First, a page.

Any time of year, I look forward to the newly fresh produce on offer at local markets. I recently learned that all of the Barba di frate, aka Monk’s Beard or Buck’s Horn Plantain, in our local markets here come from the marshes around Venice.
Just knowing this conjures up visions of sunsets on the Grand Canal, fresh seafood from the Adriatic, and dining al fresco. Who wouldn’t be curious about a veggie named after the facial hair of monks?
I’d never tasted the slightly salty, slightly acidic Buck’s Horn Plantain before coming to Europe, but nowadays, I enjoy it snipped over a salad or into an omelet, or stirred into a lemon risotto. In days gone by, this herb was put to medicinal as well as gustatory purposes, even worn around the neck as an amulet…I like it because it is good to eat.Yesterday, when I got home from the market, I headed to The Silver Spoon, with its recipes for authentic Italian home cooking, and one of my favorite cookbooks for inspiration. Dinner would be Buck’s Horn Plantain with Pancetta (Barba Di Frate Alla Pancetta), atop a plate of pasta.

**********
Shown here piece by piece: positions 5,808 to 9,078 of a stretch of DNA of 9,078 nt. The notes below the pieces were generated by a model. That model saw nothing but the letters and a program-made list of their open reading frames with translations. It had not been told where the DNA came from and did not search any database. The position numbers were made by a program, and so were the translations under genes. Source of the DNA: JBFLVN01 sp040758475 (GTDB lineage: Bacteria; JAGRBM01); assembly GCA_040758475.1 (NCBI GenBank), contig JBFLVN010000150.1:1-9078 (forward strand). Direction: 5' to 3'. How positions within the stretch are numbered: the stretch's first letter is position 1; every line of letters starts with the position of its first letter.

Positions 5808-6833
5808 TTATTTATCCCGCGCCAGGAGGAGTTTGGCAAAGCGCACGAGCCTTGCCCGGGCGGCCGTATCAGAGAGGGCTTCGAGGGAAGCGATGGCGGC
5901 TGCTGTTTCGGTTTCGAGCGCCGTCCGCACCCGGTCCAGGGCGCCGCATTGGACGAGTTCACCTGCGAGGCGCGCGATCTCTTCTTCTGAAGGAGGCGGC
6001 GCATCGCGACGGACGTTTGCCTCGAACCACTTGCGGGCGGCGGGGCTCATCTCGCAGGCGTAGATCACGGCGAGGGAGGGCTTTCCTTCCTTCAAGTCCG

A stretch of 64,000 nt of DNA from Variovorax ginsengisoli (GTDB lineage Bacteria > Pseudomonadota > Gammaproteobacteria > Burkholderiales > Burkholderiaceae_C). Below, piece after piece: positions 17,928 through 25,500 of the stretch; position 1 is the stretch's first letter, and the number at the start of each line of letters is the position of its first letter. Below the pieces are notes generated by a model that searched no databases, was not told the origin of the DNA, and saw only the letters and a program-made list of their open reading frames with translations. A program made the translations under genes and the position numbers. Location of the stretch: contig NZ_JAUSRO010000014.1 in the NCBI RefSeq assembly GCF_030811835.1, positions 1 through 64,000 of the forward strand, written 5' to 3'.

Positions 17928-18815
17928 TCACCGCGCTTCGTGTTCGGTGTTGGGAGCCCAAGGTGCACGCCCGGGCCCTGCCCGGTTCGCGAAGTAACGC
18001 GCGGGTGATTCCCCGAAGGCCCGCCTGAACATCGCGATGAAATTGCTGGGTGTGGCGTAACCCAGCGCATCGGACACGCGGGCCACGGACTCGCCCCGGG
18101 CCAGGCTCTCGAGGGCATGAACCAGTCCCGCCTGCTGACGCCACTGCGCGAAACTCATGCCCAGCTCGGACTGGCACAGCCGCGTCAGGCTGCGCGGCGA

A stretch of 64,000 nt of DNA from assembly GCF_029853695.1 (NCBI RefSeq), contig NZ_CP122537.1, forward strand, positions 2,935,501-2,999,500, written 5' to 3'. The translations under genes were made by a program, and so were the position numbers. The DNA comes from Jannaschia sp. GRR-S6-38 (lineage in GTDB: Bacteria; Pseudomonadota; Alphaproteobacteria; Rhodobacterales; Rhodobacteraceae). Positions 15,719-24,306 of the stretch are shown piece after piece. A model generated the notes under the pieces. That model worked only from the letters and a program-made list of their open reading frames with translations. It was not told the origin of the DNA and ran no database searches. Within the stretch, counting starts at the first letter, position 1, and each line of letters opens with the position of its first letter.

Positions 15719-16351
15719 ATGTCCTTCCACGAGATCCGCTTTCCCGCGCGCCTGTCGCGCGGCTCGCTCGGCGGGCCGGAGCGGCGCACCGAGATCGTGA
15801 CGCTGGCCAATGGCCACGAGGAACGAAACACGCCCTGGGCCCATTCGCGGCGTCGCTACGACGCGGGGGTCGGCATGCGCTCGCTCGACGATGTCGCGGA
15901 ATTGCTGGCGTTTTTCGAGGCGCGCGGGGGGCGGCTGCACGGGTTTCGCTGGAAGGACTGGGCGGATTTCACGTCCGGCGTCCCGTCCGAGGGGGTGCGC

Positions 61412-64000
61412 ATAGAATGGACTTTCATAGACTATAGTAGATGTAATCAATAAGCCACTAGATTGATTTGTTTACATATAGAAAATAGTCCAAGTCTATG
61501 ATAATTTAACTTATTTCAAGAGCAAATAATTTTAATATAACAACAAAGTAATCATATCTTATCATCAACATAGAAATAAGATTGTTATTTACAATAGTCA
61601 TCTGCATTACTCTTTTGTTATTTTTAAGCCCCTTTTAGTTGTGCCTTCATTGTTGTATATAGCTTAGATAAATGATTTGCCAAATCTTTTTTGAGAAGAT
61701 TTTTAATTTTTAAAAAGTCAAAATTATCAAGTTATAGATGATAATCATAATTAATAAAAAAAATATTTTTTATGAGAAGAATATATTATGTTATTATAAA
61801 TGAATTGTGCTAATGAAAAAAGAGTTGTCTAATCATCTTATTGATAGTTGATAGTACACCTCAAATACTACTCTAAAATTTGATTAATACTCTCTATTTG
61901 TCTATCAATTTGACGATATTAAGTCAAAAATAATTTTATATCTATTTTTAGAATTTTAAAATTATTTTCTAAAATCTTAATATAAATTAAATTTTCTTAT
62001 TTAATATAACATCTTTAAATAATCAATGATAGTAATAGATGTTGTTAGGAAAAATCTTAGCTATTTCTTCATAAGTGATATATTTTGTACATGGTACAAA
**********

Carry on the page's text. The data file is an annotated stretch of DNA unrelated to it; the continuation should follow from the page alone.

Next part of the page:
Unwrapped, the bundle of earthy greens deposited dirt from Italy on my kitchen counter and released a whiff of straight-from-the-marshes fresh and earthy. It didn’t take much to get the ingredients together. A bit of chopping, and stirring, and I found myself in spring-time Venice. It was a lovely place to be.
Thanks to the folks at Laughing Lemon in Zurich, I always know what is absolutely freshest in our local markets in any season. A look at their list of “fresh this month at the market” page practically builds my produce shopping list unattended.
Thank you Jack and Silvia! Thank you Silver Spoon!